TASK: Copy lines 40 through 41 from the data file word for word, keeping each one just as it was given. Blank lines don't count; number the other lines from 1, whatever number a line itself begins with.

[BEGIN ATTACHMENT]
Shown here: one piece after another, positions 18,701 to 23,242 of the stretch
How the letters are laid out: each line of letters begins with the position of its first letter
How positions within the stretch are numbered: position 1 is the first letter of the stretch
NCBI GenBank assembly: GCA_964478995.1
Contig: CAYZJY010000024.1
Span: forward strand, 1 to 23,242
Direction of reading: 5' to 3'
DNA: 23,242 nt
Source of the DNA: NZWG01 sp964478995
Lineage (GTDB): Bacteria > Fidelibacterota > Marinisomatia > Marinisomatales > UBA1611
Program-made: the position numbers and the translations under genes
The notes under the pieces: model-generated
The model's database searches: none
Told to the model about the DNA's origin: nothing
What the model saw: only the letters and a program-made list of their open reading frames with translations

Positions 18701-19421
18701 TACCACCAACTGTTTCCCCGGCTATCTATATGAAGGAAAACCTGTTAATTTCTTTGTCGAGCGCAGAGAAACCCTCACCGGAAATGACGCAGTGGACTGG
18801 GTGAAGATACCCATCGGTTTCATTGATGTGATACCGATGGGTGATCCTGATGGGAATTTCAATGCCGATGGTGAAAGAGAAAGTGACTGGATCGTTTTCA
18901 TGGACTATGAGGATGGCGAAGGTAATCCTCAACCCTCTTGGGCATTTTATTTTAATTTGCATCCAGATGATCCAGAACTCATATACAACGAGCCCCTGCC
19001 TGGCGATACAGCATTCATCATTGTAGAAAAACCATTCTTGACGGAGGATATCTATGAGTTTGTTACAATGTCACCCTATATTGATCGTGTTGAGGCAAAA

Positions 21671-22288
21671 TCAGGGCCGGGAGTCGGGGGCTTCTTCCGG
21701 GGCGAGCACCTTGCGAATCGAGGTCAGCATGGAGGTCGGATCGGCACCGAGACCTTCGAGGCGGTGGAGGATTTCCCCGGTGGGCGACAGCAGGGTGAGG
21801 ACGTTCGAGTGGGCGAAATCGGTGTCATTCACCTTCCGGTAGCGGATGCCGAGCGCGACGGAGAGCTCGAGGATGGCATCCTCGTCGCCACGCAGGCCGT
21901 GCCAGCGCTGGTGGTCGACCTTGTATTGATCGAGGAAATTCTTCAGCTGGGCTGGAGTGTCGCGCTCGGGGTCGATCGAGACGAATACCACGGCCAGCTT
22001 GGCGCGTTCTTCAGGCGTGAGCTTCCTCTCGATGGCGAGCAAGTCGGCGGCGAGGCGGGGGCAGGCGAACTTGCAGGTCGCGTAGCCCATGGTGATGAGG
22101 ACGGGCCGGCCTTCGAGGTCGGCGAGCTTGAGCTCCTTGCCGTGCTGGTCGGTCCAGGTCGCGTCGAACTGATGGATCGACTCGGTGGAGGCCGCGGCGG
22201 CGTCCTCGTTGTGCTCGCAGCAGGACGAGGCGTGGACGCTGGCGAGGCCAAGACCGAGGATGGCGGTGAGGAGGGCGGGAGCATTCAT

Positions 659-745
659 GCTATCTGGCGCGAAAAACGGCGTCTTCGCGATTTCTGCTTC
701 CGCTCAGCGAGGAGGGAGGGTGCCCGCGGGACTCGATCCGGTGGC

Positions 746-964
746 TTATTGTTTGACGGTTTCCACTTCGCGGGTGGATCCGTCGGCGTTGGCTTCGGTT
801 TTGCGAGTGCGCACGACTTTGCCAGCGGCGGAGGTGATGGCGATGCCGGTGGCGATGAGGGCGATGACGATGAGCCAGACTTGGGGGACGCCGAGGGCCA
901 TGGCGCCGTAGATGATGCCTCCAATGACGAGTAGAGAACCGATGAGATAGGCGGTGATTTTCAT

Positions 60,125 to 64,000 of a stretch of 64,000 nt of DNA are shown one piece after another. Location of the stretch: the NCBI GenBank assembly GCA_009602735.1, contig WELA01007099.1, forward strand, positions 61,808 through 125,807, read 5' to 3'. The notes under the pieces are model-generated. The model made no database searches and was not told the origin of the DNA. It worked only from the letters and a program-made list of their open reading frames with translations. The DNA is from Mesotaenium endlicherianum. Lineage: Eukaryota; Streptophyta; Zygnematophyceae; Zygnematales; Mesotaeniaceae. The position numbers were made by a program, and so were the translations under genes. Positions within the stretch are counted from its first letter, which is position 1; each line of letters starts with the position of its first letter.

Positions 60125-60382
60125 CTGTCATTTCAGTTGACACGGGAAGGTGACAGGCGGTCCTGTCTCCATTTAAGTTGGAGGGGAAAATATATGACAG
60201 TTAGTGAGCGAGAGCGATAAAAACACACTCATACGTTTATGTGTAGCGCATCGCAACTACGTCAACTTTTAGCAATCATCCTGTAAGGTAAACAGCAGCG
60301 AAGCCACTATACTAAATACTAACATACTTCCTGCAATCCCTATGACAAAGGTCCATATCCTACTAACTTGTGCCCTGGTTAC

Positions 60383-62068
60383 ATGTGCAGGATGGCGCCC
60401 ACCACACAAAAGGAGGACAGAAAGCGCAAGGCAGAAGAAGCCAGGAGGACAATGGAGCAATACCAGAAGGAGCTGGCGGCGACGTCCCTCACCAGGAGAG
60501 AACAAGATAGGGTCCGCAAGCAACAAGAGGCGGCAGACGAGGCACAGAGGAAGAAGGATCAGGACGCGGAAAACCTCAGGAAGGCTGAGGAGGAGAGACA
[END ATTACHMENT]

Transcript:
60301 AAGCCACTATACTAAATACTAACATACTTCCTGCAATCCCTATGACAAAGGTCCATATCCTACTAACTTGTGCCCTGGTTAC

Positions 60383-62068